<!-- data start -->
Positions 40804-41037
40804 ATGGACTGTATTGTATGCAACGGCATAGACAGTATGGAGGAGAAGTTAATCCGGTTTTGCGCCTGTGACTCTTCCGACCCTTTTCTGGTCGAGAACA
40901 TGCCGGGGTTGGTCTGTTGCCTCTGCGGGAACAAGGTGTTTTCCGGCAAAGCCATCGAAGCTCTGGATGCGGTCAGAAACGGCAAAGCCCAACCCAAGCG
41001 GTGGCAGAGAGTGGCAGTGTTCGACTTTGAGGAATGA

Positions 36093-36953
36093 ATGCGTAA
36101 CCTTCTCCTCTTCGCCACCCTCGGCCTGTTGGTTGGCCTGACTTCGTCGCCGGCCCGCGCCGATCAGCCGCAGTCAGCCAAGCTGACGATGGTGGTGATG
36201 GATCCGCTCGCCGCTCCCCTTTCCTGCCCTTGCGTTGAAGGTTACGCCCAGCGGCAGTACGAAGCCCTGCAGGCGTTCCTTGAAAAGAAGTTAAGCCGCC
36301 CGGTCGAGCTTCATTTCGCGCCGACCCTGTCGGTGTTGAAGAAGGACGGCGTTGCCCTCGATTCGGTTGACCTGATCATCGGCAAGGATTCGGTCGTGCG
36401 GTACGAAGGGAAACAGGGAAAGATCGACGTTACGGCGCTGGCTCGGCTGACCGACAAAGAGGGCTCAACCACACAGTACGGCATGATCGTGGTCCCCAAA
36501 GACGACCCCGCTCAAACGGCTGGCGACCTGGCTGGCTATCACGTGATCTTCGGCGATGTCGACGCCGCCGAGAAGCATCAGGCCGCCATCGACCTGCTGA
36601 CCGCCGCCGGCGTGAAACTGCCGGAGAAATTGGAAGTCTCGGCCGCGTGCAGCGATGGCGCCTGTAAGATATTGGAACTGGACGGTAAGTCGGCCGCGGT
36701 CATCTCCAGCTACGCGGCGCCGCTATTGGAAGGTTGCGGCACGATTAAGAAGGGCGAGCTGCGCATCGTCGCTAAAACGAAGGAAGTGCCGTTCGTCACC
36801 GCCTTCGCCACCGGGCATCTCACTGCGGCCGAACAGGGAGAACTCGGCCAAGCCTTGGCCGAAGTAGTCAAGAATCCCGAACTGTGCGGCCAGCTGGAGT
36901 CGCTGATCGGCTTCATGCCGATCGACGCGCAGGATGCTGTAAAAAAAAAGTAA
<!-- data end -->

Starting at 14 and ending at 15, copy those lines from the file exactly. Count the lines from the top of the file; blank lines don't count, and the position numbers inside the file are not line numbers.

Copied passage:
36801 GCCTTCGCCACCGGGCATCTCACTGCGGCCGAACAGGGAGAACTCGGCCAAGCCTTGGCCGAAGTAGTCAAGAATCCCGAACTGTGCGGCCAGCTGGAGT
36901 CGCTGATCGGCTTCATGCCGATCGACGCGCAGGATGCTGTAAAAAAAAAGTAA